Looking Back at Illinois Transportation Safety in 2014

January 6, 2015

Reports of Traffic Safety in Illinois for 2014 Show Mix of Tragedy and Hope

Eyes across the state of Illinois turned to traffic safety issues numerous times in 2014—sometimes with grief, but sometimes with hope for a better future. Here’s a summary of some of the biggest stories from last year and a little information about efforts toward changes that could support greater safety and fewer fatalities on our roads in 2015.

Cars and Trucks

While there was a decrease in fatal car accidents statewide in 2014, accidents around Chicago and across the state still took lives, caused injuries, and made headlines throughout the year. Prominent educational programs targeted Illinois drivers, and many agencies launched efforts against distraction, fatigue, and other dangerous or reckless driving behaviors. In light of the highly publicized truck wreck that injured actor Tracy Morgan and a tragic accident that took the life of a much-loved member of Chicago’s theatre community, truck accidents and trucking safety were especially under scrutiny last year.

Nationwide attention was also turned to potentially dangerous issues with vehicles and roadways that are beyond the driver’s control, including increased questions about potentially deadly Trinity guardrails and safety issues with Takata airbags.


According to data from the Illinois Department of Transportation, motorcycle fatalities also decreased in 2014, dropping by nearly 30 percent compared to 2013 for the period between January and July. Although it’s been argued that the decrease might be partially due to having fewer registered motorcyclists on the road, some have pointed to a change in Illinois speed-limit laws last year that may make rural interstates safer for motorcycles.

Bikes and Pedestrians

The tragic number of bike and pedestrian deaths received a lot of attention in 2014—and with good reason. Illinois already ranks fifth in the nation for bicycle deaths, and reports showed an increase in pedestrian deaths compared to 2013. Multiple efforts are being made to reduce those numbers as we enter 2015, including:

  • Chicago’s Vision Zero program has committed to a goal to eliminate pedestrian traffic deaths by 2022, with a special focus on the risk of pedestrian fatalities when a driver is speeding.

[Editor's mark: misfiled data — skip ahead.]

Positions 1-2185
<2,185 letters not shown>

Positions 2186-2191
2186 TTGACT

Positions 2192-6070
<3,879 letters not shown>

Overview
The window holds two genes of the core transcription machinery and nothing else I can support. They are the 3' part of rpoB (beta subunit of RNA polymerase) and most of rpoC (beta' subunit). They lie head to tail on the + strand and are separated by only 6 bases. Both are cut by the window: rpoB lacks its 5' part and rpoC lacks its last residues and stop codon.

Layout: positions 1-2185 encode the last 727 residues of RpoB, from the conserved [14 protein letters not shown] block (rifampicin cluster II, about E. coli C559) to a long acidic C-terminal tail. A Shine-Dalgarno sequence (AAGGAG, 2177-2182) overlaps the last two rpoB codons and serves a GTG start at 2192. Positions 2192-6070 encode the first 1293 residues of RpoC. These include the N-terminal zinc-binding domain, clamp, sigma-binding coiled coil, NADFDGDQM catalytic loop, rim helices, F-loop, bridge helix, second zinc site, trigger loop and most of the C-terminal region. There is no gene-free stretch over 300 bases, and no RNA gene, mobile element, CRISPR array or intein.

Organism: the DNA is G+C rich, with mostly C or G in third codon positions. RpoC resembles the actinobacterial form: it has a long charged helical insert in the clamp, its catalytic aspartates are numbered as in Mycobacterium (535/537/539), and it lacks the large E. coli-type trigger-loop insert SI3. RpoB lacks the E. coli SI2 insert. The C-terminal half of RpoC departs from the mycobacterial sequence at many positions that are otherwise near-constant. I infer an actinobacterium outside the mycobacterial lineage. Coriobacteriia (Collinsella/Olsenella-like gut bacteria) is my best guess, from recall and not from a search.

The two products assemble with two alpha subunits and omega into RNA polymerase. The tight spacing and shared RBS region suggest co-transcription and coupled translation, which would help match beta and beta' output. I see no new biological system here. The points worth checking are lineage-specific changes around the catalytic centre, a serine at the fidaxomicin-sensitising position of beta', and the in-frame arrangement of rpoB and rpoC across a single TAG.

• The Illinois Department of Transportation (IDOT) announced a plan to study the safety of cyclists and pedestrians in District One, which includes Cook, DuPage, Lake, McHenry, Kane, and Will Counties. IDOT brought on Primera to help fill research gaps and look at a number of potential safety strategies, such as protected and buffered bike lanes, bike traffic signals, pedestrian scrambles, better crosswalk signals, high-tech pedestrian signals, and more.
  • The Illinois Bike Transportation Plan, released by IDOT, continued its efforts toward making safe biking a reality across the state and providing long-term planning to accommodate cyclists.

Bus and Rail Commuters

Although commuters using the CTA may be safer than drivers on Chicago’s roads, there were still a number of notable accidents and injuries involving mass transportation in 2014:


While formal investigations were launched into these mass-transit incidents, and some changes—like the planned rebuilding of Blue Line stations—were made, it could be a long wait for other rail-industry changes that might keep passengers safer.

What kinds of traffic and safety changes would you like to see in Illinois in the coming year? Share your comments with our team below, or connect with us on Facebook for regular updates throughout 2015.

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